Changes Expected In ERP DeploymentsChanges Expected In ERP Deployments
In the next few years, the Linux open-source operating system is expected to take a significant bite out of the Unix market in one of Unix's last bastions of dominance
December 11, 2004
In the next few years, the Linux open-source operating system is expected to take a significant bite out of the Unix market in one of Unix's last bastions of dominance: large implementations of Oracle, PeopleSoft, and SAP enterprise-resource-planning software. Linux's growth also will affect ERP deployments on Windows, although Windows' market share is more likely to flatten than decrease.
A September software study conducted by Peerstone Research indicates that, as of mid-2004, 65% of more than 250 ERP server users surveyed running Oracle, PeopleSoft, and SAP ERP software are doing so on RISC-based servers and the Unix operating system. Another 28% run on x86-based servers and Windows, while only 2% run on Linux.
This dynamic will change dramatically over the next three years as Linux continues to improve as a credible alternative to both Unix and Windows as an ERP platform.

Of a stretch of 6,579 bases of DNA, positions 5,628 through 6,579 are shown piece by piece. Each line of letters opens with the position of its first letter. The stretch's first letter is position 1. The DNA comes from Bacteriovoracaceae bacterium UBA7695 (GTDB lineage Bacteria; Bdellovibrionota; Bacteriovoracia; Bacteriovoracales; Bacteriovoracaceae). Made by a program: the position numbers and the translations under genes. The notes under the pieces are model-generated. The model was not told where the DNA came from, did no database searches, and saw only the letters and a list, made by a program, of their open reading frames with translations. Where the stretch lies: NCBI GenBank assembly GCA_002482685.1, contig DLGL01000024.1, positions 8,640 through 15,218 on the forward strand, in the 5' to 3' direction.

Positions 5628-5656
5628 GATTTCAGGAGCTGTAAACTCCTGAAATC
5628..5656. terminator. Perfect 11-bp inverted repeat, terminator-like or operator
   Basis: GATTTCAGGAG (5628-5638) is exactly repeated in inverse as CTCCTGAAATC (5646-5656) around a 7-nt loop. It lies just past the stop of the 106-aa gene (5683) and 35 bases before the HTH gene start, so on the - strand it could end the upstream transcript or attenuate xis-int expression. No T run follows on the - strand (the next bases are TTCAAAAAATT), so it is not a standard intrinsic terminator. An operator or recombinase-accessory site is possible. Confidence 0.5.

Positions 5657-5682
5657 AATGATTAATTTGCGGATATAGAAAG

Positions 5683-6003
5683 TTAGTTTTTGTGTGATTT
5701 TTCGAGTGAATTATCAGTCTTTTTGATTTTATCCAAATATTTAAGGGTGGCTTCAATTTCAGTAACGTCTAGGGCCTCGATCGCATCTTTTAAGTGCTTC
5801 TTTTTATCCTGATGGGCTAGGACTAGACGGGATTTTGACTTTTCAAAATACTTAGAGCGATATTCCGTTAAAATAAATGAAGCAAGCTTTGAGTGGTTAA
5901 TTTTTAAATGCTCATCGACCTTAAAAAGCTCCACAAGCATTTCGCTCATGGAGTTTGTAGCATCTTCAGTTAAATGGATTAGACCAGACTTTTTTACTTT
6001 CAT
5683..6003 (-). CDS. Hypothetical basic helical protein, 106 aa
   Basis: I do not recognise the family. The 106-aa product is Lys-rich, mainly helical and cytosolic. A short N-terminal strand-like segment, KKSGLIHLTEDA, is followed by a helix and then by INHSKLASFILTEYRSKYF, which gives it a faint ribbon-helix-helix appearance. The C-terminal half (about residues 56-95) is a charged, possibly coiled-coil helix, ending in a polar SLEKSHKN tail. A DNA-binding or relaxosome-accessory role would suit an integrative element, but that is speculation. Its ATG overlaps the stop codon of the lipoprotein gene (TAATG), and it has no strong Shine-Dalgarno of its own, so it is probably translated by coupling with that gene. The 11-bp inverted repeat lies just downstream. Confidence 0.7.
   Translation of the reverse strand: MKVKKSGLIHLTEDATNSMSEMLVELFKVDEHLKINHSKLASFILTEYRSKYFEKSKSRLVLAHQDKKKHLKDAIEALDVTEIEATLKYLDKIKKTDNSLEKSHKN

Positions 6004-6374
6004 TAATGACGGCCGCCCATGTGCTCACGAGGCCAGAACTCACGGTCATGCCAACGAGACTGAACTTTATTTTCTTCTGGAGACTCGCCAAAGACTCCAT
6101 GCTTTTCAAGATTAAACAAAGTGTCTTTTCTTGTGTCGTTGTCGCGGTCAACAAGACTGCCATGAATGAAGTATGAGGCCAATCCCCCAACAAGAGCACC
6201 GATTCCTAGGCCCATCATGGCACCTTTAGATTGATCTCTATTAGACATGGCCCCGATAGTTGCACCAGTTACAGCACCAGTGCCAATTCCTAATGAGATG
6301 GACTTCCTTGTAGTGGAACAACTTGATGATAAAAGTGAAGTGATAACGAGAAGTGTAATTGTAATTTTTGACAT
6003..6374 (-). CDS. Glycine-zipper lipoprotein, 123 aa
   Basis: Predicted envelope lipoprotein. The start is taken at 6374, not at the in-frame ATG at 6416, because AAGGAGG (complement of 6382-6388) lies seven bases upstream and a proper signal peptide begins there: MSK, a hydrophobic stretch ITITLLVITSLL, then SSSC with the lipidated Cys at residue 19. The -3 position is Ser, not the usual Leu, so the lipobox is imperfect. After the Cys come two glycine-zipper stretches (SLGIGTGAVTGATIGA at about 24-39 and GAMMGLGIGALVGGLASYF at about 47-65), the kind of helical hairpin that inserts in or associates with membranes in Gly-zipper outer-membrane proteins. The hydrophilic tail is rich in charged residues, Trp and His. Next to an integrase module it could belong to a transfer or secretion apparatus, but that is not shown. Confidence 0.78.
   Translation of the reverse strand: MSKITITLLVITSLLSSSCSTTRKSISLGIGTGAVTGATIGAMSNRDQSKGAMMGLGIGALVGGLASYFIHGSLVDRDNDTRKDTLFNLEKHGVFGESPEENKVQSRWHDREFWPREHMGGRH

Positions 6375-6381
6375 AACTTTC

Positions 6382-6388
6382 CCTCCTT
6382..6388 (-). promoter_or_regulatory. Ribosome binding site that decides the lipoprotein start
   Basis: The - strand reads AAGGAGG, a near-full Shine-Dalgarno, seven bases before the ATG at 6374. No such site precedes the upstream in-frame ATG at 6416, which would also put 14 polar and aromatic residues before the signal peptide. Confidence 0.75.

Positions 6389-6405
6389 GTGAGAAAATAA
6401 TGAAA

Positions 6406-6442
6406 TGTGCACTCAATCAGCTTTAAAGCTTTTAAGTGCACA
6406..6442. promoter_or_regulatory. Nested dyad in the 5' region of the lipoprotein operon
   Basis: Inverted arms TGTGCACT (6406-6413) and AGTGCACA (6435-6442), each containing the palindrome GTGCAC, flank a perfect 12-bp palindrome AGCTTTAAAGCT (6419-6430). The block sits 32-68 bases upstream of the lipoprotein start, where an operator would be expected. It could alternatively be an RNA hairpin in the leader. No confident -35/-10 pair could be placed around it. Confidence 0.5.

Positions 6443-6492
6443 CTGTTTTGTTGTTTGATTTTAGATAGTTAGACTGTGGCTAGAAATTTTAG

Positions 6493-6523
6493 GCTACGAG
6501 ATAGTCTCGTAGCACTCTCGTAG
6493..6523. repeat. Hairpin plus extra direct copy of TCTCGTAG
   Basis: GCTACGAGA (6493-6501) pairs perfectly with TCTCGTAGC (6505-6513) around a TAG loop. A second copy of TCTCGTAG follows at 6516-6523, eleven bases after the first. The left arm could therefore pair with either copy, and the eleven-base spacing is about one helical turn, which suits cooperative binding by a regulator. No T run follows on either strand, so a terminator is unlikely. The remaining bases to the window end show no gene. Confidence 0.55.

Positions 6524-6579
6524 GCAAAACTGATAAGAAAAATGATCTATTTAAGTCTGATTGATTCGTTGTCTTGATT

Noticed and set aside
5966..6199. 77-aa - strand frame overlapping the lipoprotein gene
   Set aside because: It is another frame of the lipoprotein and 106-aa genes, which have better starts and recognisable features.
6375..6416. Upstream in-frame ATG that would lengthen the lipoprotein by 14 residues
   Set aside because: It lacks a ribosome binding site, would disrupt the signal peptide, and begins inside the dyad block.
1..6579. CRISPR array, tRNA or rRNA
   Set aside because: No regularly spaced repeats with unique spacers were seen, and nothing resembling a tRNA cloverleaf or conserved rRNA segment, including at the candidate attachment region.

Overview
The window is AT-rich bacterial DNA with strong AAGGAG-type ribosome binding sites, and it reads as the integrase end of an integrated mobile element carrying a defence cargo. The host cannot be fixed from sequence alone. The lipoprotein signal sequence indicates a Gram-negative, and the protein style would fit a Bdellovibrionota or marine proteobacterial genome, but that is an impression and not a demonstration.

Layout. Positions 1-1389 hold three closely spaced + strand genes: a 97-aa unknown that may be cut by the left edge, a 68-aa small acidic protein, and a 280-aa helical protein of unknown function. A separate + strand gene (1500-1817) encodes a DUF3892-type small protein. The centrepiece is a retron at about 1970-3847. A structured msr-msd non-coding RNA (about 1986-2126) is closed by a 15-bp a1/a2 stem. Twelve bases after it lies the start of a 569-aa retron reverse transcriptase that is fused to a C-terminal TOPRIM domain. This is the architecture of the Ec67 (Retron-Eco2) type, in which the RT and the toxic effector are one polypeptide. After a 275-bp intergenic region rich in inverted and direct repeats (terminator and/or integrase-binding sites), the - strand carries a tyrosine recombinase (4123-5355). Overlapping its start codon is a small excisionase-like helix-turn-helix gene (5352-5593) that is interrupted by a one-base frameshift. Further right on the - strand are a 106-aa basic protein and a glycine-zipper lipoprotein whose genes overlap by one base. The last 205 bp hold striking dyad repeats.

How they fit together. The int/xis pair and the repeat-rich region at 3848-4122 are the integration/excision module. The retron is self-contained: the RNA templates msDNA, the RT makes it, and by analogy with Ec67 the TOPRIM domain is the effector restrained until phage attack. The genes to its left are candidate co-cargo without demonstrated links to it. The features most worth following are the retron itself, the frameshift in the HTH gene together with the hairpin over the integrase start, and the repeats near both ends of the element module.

By 2007, the share of the three most popular ERP applications on Unix will shrink to half, while Windows' share will remain relatively steady. Linux, while remaining in third place, will take 15% of ERP server operating systems, Peerstone predicts. The open-source operating system's success as a platform for major ERP applications will come at the expense Unix's dominant market share as well as any hope Microsoft has that Windows would grow in this market.
"Until now, companies have only been able to go to Windows to be able to leverage cheaper Intel hardware," Peerstone founder Jeff Gould said during a November press conference. "The emergence of Linux as an enterprise operating system means Windows has already reached its high-water mark in the ERP environment."
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How is Unix ERP migration expected to change over the next three years?
Customers have been leaving Unix for cheaper platforms for years. Instead of moving to Windows, many defectors are considering Linux. About one in five ERP users running Unix expects to migrate off the operating system in the next three years, and almost four in five of those prospective movers say they'll go to Linux, according to Peerstone's research.
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